Tag Archives: disablism

Fighting institutional disablism

We should all have been shocked and embarrassed by the news that an Israeli minister was unable to access COP26 on Monday because she was in a wheelchair. This was followed by an attempt at victim blaming by Environment Secretary George Eustice who said that she should have told them about her access needs in advance. The Prime Minister eventually apologised, but used weaselly terms like “confusion” and “regrettable incident”.

The Black Lives Matter movement has alerted us all to the concepts of institutional and structural racism. They remind us that discrimination does not always result from hatred or prejudice, or even unconscious bias, on the part of an individual, but can sometimes be the result of built-in and unintentional practices within organisations, and indeed within society itself. We need to take on the same thinking when discussing the needs of people with disabilities.

Institutional and structural disablism can be very evident to those who experience it, but invisible to those who don’t.

Let me give you a small example. My husband has a rare neurological condition which affects his mobility and balance, amongst other things. He uses a walking stick but doesn’t need a wheelchair. We like to go out for short walks in the local parks and commons, and we are always on the look-out for somewhere to sit halfway through. We do find a number of seats but too often they are benches without backs and arms – which means my husband can’t get up from them. So the people who could benefit most from the provision of seating are often unable to use them.

The diagram of a person in a wheelchair is the universally understood icon for provision for disabled people – it’s seen on parking spaces, toilets, entrances and exit buttons. And indeed a wheelchair is the most visible sign of disability.  So when planners and designers are thinking about disabled provision they usually focus on wheelchair accessibility. But of course, most disabilities, like my husband’s, are less visible, with the result that places can be far less accessible than they should be.

Posted in Op-eds | 10 Comments

Blogging Against Disablism Day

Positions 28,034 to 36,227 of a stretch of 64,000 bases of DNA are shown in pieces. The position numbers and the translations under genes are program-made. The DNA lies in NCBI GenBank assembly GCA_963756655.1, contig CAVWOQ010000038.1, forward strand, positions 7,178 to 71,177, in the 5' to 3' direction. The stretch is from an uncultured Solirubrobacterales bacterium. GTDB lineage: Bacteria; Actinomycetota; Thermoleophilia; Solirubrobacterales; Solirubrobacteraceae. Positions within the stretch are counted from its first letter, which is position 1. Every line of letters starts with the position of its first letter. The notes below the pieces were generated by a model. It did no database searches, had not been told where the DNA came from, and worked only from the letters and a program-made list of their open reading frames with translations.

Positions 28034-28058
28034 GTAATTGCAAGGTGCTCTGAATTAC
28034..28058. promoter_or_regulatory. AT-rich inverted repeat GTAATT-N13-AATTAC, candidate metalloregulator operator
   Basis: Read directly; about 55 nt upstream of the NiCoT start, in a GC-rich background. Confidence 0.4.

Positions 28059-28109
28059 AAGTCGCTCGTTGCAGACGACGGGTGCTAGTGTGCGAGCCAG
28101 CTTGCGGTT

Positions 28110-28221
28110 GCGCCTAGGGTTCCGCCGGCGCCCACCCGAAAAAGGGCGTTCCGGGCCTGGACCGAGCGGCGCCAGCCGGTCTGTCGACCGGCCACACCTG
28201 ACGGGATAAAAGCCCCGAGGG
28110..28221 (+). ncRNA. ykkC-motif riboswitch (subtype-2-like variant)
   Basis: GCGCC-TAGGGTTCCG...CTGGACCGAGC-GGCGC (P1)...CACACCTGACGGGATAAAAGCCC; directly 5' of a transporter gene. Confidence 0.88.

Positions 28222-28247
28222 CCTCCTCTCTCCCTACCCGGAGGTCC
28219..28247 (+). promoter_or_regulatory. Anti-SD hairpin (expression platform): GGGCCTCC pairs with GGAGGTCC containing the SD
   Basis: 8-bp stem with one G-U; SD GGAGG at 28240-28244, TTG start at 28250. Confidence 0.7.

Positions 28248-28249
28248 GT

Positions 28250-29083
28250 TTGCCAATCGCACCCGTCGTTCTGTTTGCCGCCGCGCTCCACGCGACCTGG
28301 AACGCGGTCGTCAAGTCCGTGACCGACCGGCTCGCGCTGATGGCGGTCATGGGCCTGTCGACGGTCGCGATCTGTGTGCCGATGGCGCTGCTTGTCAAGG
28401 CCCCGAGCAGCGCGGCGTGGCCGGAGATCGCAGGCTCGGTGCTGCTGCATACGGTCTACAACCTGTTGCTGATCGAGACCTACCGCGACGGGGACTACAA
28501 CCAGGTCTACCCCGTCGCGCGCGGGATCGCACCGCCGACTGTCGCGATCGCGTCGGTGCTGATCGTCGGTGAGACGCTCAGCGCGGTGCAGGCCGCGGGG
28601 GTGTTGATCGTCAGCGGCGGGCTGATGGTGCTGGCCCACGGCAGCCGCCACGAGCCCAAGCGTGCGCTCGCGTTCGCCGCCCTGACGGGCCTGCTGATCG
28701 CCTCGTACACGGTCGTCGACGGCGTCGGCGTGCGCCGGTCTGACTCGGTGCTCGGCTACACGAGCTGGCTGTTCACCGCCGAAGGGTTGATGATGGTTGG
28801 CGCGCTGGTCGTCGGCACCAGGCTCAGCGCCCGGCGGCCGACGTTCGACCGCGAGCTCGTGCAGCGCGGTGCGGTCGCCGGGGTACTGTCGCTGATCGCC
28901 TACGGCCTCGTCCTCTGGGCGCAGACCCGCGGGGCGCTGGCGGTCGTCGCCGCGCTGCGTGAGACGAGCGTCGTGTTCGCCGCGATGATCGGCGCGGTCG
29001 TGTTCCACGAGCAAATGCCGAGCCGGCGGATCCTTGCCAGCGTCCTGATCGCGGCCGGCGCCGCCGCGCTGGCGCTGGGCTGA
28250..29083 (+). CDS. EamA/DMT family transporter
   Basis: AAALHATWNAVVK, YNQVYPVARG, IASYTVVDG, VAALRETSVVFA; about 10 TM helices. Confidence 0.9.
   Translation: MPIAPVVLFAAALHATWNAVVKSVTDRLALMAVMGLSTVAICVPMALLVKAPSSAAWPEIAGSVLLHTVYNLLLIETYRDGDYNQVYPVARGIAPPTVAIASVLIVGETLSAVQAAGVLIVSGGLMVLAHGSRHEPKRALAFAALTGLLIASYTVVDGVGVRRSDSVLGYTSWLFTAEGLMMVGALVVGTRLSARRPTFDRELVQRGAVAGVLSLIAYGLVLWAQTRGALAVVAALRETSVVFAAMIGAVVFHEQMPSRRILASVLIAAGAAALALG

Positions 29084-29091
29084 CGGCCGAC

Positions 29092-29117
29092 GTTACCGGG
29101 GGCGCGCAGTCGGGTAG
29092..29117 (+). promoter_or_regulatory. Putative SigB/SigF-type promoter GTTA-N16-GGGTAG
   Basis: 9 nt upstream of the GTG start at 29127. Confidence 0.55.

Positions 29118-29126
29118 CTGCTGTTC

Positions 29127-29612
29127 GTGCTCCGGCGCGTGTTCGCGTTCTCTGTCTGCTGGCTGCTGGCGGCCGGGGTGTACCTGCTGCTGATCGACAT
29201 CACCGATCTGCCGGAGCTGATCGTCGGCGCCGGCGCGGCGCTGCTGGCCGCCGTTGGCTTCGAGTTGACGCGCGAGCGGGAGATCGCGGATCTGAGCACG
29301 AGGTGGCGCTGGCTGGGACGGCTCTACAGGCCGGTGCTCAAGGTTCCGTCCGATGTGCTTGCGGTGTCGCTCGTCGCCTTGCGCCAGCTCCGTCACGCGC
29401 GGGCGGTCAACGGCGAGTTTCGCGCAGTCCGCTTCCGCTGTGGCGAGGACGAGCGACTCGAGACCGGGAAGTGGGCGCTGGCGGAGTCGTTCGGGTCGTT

As well a day for dancing around maypoles or celebrating workers and labour, the first of May is Blogging Against Disablism Day.

As explained on the blog of the person who started it, “This is the day where all around the world, disabled and non-disabled people blog about their experiences, observations and thoughts about disability discrimination (known as disablism or ableism).  In this way, we hope to raise awareness of inequality, promote equality and celebrate the progress we’ve made.”

There’s an example of disablism in a recent Lib Dem Voice article by Henry Foulds. He says he was told “by a senior activist that I should crop my cane from campaign photos or somehow hide it, I was horrified. I stumbled over my response and changed the subject. I’ve since explained to them that disability is nothing to hide and nothing to be ashamed of.”

Posted in Op-eds | 5 Comments

Recent Comments

  • Simon McGrath
    @oliver - you are right that inheritance tax is very unpopular. Replacing it with a much higher rate of tax that applies not just when people die would seem un...
  • Lorenzo Cherin
    Martin Till people recognise to abort for cleft palate and Downs is a selection, therefore related to eugenics, those who oppose these reasons, and like me,...
  • Jon Ball
    I’d tend to favour a higher starting rate of UBI but making sure that everyone can afford food without demeaningly applying for access to food banks, which Na...
  • Oliver Craven
    @Simon McGrath Given we're replacing the very unpopular inheritance tax, I don't think it would be as hard a sell as you propose. Additionally, who is giving...
  • James Baillie
    The other thing that confuses me a bit with for example Simon's comment above is that increasing targeted payments to the worst off, to produce an equivalent ef...